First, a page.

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Iacconi claims innocence in spying case

Former Ferrari employee Mauro Iacconi still insists he is innocent of charges of industrial espionage in the Toyota spying case, despite being found guilty by a Modena court last week.

Iacconi and Angelo Santini, another former Ferrari employee, were handed suspended sentences last week after being found guilty. Both men's lawyers have appealed against the verdict.

Iacconi was found guilty of misappropriation of a CD-ROM with data, files and technical drawings, used in 2002 and 2003 to develop race cars while working for Toyota.

But the Italian said the data obtained was useless as it was too old to apply to a then current design.

"It's true that the Toyota TF103 looked like a copy of the F2002, also because of its red colour, but it's normal for F1 cars to resemble the winning machine," Iacconi was quoted as saying by Gazzetta dello Sport.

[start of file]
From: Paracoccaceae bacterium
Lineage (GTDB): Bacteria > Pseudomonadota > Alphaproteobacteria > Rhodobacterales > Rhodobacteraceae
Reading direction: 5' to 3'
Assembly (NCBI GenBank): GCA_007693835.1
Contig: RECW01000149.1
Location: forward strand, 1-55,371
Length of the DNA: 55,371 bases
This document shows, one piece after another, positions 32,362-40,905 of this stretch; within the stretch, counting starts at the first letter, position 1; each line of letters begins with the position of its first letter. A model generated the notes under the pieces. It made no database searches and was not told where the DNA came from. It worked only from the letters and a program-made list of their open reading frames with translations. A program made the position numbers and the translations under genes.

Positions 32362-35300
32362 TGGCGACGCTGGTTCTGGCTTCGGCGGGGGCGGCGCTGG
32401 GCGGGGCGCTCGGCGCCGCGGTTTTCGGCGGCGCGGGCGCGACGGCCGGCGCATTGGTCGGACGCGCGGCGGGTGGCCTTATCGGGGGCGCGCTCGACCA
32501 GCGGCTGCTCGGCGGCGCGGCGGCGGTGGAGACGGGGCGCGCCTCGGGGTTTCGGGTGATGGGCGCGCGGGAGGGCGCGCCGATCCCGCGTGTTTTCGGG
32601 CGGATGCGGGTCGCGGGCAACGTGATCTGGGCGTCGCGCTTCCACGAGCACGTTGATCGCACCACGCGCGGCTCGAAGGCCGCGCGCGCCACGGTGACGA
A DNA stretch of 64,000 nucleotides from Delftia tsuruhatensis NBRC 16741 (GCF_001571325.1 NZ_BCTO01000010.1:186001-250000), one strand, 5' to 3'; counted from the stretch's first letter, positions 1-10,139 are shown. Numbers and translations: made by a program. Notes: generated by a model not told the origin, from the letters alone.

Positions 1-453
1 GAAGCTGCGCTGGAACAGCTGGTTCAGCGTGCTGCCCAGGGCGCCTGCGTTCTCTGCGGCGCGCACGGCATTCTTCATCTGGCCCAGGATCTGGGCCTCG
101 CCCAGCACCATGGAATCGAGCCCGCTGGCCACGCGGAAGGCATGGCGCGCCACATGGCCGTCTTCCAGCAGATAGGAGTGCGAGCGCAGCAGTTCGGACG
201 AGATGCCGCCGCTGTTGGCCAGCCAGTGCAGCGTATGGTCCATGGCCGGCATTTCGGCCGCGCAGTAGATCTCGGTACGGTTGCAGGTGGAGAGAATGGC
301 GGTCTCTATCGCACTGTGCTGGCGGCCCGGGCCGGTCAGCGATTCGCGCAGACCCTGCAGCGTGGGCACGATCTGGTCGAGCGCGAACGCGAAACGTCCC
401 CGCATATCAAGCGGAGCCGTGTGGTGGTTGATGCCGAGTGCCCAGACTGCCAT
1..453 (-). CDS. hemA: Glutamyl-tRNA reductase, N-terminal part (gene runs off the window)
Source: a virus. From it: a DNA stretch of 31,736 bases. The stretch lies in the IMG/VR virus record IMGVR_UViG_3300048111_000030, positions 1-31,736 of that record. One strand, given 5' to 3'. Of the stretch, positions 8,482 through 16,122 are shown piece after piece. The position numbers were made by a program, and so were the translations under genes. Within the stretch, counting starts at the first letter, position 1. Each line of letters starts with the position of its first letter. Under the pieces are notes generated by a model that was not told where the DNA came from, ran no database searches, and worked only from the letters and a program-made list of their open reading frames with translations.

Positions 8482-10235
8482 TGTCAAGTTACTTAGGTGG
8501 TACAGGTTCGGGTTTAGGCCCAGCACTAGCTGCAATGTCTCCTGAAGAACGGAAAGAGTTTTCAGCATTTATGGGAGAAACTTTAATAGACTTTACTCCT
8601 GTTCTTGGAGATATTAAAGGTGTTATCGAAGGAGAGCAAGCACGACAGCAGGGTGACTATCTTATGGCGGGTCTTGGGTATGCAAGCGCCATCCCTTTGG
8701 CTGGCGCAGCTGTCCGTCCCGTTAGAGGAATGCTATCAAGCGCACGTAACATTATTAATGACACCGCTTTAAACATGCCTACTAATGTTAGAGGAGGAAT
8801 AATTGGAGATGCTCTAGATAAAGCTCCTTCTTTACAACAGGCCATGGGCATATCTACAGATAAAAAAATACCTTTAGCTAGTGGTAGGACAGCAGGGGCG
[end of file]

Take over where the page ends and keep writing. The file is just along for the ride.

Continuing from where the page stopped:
"In the trial, my last aerodynamic chief at Maranello, Nick Tombazis, defended me by highlighting the fact that the Ferrari parts found in the CD-ROM were obsolete and unusable, so there was no point copying them.

"Who knows, maybe the whole point of the accusation was to put a stop to the brain drain from Ferrari. I'm known in my village for the social work I do; I don't want a stain I don't deserve."

Iacconi started working for Ferrari in 1986 to build their first wind tunnel and left in 2000 to work for Toyota.

After three years in Cologne, he returned to Italy to build his own wind tunnel, but had to abandon it all due to the industrial espionage trial.

"At 43 years of age I hope I'll be able to find a job soon, even if it's not car-related, just to start over," he added. "This story has burned me out."

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